Expert Commentary

Treating ADHD may prevent drug abuse

Kids with attention-deficit hyperactivity disorder (ADHD) are more likely to develop drug problems, but standard treatments may reduce the risk, a new paper finds.

teenager on wall
(Redd Angelo/Unsplash)

People with attention-deficit hyperactivity disorder (ADHD) can rush from idea to idea and have difficulty completing tasks, overlook details, fail to meet deadlines or be easily distracted. They are also more likely to abuse drugs and alcohol, research has shown.

Worldwide, about 3.4 percent of young people are affected by the disorder, which is formerly known as ADD and often follows them into adulthood.

Treatment has been available for decades, thanks to drugs like Adderall, an amphetamine, and methylphenidate (often sold as Ritalin). But prescribing pills to children is not without controversy.

A new paper comes down firmly on one side of the debate, looking at how standard ADHD medications may reduce substance abuse.

An academic study worth reading: “ADHD Medication and Substance-Related Problems,” in The American Journal of Psychiatry, 2017.

Study summary: A team led by Patrick Quinn of Indiana University hypothesized that ADHD sufferers who receive medication may be less likely to develop substance-abuse problems.

They looked at a dataset of almost 3 million American adolescents and adults who had received an ADHD diagnosis or drug treatment between 2005 and 2014. The researchers focused on the subset of this vast population (about 85 percent) that had received an ADHD medication (usually a stimulant) for at least a month over this period. They also studied those who had been taken to the emergency room for drug or alcohol abuse (about 2 percent of the total). The researchers call an emergency room visit a “substance-related event.”

Key takeaways:  

  • People diagnosed with ADHD were about three times more likely to have a substance-related problem than the population at large. ADHD patients who had received treatment were less likely to have a problem than patients who hadn’t.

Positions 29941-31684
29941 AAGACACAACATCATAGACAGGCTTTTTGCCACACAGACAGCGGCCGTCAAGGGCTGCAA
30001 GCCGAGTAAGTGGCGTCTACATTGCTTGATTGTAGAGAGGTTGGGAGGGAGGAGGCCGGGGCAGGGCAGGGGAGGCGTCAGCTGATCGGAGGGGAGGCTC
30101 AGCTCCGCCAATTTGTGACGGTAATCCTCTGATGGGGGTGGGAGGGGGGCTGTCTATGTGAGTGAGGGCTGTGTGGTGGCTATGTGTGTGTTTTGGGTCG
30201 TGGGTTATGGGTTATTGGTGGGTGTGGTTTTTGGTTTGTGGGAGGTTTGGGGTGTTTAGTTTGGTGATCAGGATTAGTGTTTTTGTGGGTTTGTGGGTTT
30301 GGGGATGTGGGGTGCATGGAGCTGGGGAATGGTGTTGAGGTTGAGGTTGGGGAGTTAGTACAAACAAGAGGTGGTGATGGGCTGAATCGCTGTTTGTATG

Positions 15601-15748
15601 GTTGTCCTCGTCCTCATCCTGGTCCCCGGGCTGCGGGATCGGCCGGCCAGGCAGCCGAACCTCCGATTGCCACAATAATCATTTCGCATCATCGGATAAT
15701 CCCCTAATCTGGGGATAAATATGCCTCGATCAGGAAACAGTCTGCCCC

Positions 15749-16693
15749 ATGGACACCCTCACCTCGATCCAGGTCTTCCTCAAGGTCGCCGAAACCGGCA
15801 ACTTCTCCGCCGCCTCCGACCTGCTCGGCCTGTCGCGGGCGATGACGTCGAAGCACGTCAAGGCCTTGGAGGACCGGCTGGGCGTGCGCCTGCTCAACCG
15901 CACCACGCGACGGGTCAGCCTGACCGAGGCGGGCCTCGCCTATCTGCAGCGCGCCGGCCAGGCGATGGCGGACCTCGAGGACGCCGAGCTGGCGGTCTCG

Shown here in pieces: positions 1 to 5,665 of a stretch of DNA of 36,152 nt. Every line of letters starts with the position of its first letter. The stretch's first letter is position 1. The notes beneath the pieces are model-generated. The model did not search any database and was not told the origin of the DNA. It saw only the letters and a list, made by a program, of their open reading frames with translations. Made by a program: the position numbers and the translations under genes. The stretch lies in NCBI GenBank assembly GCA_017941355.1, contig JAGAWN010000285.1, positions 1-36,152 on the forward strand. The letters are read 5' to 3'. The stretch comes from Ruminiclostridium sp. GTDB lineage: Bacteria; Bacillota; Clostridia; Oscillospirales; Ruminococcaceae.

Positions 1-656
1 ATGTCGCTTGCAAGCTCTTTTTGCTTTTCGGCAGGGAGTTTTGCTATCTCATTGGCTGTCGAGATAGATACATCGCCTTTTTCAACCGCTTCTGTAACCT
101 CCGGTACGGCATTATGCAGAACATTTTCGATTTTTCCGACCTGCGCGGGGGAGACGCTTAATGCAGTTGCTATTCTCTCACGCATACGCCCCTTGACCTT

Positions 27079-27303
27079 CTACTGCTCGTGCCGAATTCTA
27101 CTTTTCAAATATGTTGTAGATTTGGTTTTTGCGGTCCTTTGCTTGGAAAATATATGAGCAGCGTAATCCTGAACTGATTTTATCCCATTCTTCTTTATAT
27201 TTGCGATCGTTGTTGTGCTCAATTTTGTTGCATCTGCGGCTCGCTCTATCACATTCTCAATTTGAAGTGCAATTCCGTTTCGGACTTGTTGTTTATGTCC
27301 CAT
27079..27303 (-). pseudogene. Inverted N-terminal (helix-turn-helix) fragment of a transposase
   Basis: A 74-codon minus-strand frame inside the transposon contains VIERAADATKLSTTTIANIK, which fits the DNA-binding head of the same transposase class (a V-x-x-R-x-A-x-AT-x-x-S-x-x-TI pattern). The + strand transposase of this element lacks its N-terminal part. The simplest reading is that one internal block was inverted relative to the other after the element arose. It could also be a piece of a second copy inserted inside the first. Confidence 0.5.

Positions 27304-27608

• Male patients who were receiving ADHD medication in a given month were 35 percent less likely to have a substance-related problem in that month; females were 31 percent less likely.
  • In another model — comparing individuals when they received medication to themselves when they did not — males were 55 percent less likely and females were 43 percent less likely to have a substance-related event.
  • Two years after taking ADHD medication, male patients were 19 percent less likely, and female patients 14 percent less likely, to experience a substance-related event than the population at large. The same trend persisted to three years, though it was diminished, especially in females. 

Helpful resources:

The National Institutes of Health, the U.S. government research body, has a resource page on ADHD. The Centers for Disease Control and Prevention describes steps in a diagnosis.

The American Psychiatric Association, which calls ADHD “one of the most common mental disorders affecting children,” describes symptoms and treatment here and publishes a guide for parents here.

Other research:

  • A 2017 study in JAMA Psychiatry found ADHD patients who take medication are significantly less likely to have car crashes.
  • An ADHD diagnosis before age 15 is a strong indicator of a future drug-use disorder, according to this 2015 paper in Psychological Medicine.
  • Teenagers from affluent suburban homes are more likely to abuse alcohol and drugs than the national average, according to a paper we reviewed in 2017. Parental attentiveness is key to prevention.
  • Our 2017 roundup on the popular pesticide chlorpyrifos includes research that finds the chemical may contribute to ADHD.

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